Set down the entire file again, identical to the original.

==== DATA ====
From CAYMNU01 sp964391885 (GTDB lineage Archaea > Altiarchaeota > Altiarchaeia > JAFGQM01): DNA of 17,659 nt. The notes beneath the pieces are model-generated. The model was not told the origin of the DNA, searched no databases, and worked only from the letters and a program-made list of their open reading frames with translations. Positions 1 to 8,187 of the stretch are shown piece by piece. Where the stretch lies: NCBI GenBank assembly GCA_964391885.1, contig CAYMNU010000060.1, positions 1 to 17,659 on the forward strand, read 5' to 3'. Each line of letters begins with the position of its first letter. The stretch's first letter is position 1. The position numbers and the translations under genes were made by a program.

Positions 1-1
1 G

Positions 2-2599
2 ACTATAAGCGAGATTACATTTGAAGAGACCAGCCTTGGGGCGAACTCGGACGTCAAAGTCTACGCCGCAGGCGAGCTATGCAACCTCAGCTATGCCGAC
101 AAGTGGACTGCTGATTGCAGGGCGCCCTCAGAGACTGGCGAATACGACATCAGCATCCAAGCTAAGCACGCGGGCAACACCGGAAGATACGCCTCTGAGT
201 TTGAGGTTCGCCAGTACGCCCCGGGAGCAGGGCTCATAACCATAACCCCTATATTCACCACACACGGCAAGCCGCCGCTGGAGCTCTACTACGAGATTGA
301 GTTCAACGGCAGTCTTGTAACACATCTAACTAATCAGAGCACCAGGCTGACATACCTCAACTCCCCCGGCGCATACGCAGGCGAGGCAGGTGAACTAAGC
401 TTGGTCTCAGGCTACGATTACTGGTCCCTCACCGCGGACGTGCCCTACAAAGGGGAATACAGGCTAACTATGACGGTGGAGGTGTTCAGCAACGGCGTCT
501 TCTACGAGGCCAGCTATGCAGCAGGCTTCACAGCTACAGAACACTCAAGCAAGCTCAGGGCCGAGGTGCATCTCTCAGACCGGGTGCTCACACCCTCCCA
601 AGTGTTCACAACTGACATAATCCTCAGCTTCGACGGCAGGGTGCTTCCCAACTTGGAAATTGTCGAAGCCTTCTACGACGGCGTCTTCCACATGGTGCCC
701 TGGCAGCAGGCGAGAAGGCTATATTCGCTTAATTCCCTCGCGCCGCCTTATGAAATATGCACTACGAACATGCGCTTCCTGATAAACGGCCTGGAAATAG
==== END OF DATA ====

From CAYMNU01 sp964391885 (GTDB lineage Archaea > Altiarchaeota > Altiarchaeia > JAFGQM01): DNA of 17,659 nt. The notes beneath the pieces are model-generated. The model was not told the origin of the DNA, searched no databases, and worked only from the letters and a program-made list of their open reading frames with translations. Positions 1 to 8,187 of the stretch are shown piece by piece. Where the stretch lies: NCBI GenBank assembly GCA_964391885.1, contig CAYMNU010000060.1, positions 1 to 17,659 on the forward strand, read 5' to 3'. Each line of letters begins with the position of its first letter. The stretch's first letter is position 1. The position numbers and the translations under genes were made by a program.

Positions 1-1
1 G

Positions 2-2599
2 ACTATAAGCGAGATTACATTTGAAGAGACCAGCCTTGGGGCGAACTCGGACGTCAAAGTCTACGCCGCAGGCGAGCTATGCAACCTCAGCTATGCCGAC
101 AAGTGGACTGCTGATTGCAGGGCGCCCTCAGAGACTGGCGAATACGACATCAGCATCCAAGCTAAGCACGCGGGCAACACCGGAAGATACGCCTCTGAGT
201 TTGAGGTTCGCCAGTACGCCCCGGGAGCAGGGCTCATAACCATAACCCCTATATTCACCACACACGGCAAGCCGCCGCTGGAGCTCTACTACGAGATTGA
301 GTTCAACGGCAGTCTTGTAACACATCTAACTAATCAGAGCACCAGGCTGACATACCTCAACTCCCCCGGCGCATACGCAGGCGAGGCAGGTGAACTAAGC
401 TTGGTCTCAGGCTACGATTACTGGTCCCTCACCGCGGACGTGCCCTACAAAGGGGAATACAGGCTAACTATGACGGTGGAGGTGTTCAGCAACGGCGTCT
501 TCTACGAGGCCAGCTATGCAGCAGGCTTCACAGCTACAGAACACTCAAGCAAGCTCAGGGCCGAGGTGCATCTCTCAGACCGGGTGCTCACACCCTCCCA
601 AGTGTTCACAACTGACATAATCCTCAGCTTCGACGGCAGGGTGCTTCCCAACTTGGAAATTGTCGAAGCCTTCTACGACGGCGTCTTCCACATGGTGCCC
701 TGGCAGCAGGCGAGAAGGCTATATTCGCTTAATTCCCTCGCGCCGCCTTATGAAATATGCACTACGAACATGCGCTTCCTGATAAACGGCCTGGAAATAG